Typically, we separate the dogs when we’re not home. Nellie and Rusty were no exception. Gambit was closed in the bedroom, where he’d spend the day snoozing on the bed. Rusty got the living room with access to the couch since he wasn’t a teething mess, and Nellie got the kitchen since her teeth hurt and furniture is a delicious solution to doggy tooth pain.
Everybody gets a toy to chew on. Nellie hated her teething toy with soft rubber spikes and hard plastic. She and Gambit yearned to trade toys. This was strictly forbidden, since Gambit could easily gobble up the teething toy and his Nylabone Durachew was too hard for Nellie’s baby teeth.
Again, all we have to separate the living room and kitchen is a propped up baby gate. We can make it a sturdy fit to a degree, but the floor plan only allows two of the rubber stoppers to be directly against something. It’s easy to knock over and relies on the dogs knowing better than to just plow through.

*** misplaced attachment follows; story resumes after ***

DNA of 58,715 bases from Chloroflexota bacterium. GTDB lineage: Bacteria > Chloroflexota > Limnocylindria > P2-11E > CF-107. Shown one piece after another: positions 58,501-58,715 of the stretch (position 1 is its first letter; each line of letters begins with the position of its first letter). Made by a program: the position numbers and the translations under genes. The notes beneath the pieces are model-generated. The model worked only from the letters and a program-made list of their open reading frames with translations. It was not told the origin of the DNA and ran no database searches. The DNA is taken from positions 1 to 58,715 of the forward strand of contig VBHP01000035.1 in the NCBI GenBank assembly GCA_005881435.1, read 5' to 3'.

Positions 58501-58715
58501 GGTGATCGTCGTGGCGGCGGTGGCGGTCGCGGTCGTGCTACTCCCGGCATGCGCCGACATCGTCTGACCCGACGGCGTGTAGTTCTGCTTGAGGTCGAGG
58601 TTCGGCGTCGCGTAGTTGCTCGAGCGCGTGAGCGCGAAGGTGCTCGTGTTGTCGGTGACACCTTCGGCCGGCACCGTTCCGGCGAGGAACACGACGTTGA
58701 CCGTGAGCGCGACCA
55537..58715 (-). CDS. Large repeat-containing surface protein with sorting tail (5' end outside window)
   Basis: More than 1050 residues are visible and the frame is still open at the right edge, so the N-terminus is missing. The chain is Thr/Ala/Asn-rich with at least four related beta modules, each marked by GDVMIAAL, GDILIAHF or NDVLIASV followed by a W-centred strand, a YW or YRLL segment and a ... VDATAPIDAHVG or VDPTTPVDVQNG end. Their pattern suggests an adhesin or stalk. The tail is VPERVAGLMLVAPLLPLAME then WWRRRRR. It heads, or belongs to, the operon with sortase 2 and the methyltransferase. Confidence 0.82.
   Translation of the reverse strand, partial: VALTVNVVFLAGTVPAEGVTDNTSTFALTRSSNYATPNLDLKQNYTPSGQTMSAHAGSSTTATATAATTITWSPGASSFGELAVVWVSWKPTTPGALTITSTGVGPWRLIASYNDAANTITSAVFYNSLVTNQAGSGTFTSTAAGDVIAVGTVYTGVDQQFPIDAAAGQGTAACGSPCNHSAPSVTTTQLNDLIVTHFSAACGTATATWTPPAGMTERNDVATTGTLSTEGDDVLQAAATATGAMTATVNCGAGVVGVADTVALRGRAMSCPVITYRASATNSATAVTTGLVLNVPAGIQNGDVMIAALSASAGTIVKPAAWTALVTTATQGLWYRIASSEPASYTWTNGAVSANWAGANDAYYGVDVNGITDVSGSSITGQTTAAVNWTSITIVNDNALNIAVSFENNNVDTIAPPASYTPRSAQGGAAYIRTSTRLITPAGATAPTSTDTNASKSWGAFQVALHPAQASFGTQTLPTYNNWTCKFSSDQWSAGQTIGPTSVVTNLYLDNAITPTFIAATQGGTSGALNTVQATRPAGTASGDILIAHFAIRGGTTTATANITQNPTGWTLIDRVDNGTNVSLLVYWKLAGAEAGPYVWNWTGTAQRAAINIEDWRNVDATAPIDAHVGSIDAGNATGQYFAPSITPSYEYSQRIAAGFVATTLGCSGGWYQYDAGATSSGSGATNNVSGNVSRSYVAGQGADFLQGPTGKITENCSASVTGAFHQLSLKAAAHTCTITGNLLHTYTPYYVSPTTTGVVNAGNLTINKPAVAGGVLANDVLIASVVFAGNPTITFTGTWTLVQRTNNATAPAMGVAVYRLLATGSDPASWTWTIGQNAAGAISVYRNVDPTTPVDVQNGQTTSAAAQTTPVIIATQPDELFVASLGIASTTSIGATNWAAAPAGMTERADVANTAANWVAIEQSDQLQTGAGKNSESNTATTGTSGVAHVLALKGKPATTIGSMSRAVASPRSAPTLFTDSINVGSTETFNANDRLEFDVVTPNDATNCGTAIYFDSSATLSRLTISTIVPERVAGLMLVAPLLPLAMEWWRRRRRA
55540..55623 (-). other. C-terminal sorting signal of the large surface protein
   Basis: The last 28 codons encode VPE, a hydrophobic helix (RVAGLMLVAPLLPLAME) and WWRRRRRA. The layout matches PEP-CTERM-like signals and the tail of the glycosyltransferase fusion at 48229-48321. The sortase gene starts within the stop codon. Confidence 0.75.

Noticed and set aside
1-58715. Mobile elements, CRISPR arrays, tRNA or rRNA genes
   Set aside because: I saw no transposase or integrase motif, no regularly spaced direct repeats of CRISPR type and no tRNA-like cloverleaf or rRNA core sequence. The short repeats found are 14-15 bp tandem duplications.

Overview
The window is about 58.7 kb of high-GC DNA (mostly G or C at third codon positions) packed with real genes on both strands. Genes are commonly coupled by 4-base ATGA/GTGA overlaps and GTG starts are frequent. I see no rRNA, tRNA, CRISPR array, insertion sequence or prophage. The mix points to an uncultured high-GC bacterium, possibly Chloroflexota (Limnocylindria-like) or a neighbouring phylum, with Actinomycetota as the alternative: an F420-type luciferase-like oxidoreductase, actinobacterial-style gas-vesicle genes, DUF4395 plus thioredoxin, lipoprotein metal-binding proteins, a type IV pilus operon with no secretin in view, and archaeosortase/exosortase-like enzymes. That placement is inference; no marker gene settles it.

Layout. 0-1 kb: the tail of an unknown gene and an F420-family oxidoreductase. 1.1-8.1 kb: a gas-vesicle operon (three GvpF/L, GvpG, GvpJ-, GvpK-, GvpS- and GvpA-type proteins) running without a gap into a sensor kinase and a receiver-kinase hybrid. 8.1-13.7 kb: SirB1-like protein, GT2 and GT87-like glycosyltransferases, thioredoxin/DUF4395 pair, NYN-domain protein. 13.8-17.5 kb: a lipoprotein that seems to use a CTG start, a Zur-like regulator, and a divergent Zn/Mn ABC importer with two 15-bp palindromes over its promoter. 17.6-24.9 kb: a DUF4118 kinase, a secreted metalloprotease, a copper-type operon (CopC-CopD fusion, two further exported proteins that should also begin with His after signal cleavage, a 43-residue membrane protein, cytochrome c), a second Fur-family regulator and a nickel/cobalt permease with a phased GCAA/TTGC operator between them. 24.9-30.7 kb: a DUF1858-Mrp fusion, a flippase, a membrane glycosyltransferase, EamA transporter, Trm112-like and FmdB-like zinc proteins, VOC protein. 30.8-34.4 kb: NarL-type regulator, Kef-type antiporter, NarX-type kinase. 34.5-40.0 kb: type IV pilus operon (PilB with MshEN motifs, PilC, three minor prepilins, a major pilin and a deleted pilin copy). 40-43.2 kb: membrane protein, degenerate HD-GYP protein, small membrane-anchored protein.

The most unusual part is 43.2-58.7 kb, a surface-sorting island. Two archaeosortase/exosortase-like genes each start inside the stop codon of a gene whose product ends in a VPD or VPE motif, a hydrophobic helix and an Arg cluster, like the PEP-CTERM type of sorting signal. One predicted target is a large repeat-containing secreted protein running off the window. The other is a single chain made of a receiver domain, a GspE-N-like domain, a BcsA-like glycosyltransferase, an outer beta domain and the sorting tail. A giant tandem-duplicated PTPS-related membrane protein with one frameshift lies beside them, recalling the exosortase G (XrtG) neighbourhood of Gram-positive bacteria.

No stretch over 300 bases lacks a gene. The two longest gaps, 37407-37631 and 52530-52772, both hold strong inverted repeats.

Nellie, it turned out, was not going to learn to respect the gate.
When we came home one day, Nellie ran up to greet us, proud of her accomplishments during the time we were away. Rusty was sitting between the couches, cowering, with a look of sheer terror in his eyes.
Stuffing and cedar chips were everywhere.
I am not entirely sure how many dog beds have gone through our home in the 14 months since we adopted Gambit despite my attempts to patch them when possible. My estimate is at least half a dozen, not including a couple blankets that are sometimes used as beds. As a result, I buy $10 dog beds from Tractor Supply every couple months.
They are regularly torn. But this one was just shredded.
Someday, Gambit will have a good, comfy, supportive bed. But as long as a stream of puppies is coming through, that will have to wait.